February 24, 2021
Robert Stewart appeared for five New Zealand accredited news agencies in December 2020 to oppose attempts by Grace Millane’s killer, Jesse Shane Kempson, to keep his name suppressed until his other appeals in relation to other charges had been determined. The Crown also opposed the application. Both the Court of Appeal and the Supreme Court rejected Mr Kempson’s applications.
The Court of Appeal said:
“… it is time now for a dose of reality. Regardless of his culpability for murder, Mr Kempson admits he killed Ms Millane and disposed of her body. There was no issue as to identity at this trial, and nor could there be. This all occurred more than two years ago. Mr Kempson has been convicted at all three trials and no longer enjoys the presumption of innocence. In the ordinary way, there is a genuine and proper public interest in his identity being disclosed. Suppression occurred only because of the severance of charges and the separate trials he was facing. As events played out, that step was futile, given both the degree of publicity given to Mr Kempson’s association with Ms Millane on the internet, and his election of trial by Judge alone. Be that as it may, with the conclusion of those trials, if not of the whole legal process, it is time for the curtains of suppression to be drawn back and the light of open justice allowed back in.”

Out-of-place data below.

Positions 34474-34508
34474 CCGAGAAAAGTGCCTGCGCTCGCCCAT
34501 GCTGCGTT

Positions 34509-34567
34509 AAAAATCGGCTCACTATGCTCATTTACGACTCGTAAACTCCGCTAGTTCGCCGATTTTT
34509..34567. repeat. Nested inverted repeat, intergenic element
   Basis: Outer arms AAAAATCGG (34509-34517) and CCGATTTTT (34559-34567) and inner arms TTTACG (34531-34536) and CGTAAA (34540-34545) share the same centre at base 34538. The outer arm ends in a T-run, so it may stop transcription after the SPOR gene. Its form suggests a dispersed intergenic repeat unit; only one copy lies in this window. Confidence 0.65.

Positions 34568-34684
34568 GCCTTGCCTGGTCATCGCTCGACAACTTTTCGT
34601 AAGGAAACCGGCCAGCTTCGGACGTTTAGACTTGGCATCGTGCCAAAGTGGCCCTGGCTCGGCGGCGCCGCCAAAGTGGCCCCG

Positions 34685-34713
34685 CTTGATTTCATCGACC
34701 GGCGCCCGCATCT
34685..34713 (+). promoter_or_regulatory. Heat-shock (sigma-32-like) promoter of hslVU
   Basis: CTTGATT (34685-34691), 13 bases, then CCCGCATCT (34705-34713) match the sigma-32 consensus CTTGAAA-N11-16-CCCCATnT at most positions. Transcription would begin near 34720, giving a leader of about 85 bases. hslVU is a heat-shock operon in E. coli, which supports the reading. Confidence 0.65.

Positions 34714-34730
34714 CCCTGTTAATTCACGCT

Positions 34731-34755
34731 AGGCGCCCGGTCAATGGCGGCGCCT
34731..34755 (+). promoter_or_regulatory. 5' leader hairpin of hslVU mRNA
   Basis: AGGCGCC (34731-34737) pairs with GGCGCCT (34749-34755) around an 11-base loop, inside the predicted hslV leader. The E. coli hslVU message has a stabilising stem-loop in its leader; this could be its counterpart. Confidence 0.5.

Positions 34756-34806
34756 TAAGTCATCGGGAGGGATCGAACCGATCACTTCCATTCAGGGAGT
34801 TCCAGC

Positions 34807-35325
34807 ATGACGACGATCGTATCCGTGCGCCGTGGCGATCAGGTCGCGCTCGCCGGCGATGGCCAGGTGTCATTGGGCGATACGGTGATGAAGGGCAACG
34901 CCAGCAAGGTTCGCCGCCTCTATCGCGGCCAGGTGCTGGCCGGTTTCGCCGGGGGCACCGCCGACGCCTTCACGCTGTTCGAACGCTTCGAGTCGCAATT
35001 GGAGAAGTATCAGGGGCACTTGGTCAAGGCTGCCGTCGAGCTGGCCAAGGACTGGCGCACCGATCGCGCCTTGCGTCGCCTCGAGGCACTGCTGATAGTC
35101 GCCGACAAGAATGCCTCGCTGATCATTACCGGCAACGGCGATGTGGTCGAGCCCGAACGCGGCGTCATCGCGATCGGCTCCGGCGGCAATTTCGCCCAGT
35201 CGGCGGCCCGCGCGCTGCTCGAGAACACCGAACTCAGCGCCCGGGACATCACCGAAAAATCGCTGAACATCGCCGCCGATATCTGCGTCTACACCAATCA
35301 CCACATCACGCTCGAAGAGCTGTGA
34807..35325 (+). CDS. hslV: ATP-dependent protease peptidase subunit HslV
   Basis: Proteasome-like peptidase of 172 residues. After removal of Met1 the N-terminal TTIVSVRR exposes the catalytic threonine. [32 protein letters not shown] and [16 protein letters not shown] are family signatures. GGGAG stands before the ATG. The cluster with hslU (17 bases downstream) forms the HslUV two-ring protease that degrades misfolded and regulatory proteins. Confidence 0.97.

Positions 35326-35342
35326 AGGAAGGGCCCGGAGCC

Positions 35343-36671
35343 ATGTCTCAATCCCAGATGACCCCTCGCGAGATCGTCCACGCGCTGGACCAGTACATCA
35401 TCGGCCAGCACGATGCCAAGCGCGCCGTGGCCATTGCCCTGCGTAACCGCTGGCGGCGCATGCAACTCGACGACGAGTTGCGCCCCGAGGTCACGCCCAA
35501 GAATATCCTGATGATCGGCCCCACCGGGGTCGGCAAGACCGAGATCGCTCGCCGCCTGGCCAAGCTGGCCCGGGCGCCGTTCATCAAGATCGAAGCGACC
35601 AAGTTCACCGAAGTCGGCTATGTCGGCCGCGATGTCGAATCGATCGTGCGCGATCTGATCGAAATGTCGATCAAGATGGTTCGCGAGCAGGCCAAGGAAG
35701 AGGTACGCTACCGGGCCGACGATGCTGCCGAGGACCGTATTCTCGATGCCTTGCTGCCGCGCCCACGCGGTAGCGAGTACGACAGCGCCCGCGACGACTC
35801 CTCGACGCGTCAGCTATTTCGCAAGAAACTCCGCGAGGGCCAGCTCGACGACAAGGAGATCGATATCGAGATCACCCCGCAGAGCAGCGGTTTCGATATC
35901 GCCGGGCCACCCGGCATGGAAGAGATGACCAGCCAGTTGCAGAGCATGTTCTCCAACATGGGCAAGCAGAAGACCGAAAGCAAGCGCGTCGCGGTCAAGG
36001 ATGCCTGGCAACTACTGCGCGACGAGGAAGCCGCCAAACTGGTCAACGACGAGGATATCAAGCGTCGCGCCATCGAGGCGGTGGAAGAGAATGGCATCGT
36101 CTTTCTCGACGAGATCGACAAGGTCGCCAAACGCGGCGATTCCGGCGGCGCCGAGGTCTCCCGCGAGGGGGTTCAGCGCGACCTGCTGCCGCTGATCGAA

The Supreme Court declined Mr Kempson leave to appeal on the grounds that there was not matter of general or public importance raised and nor would there be any substantial miscarriage of justice if leave to appeal was not granted.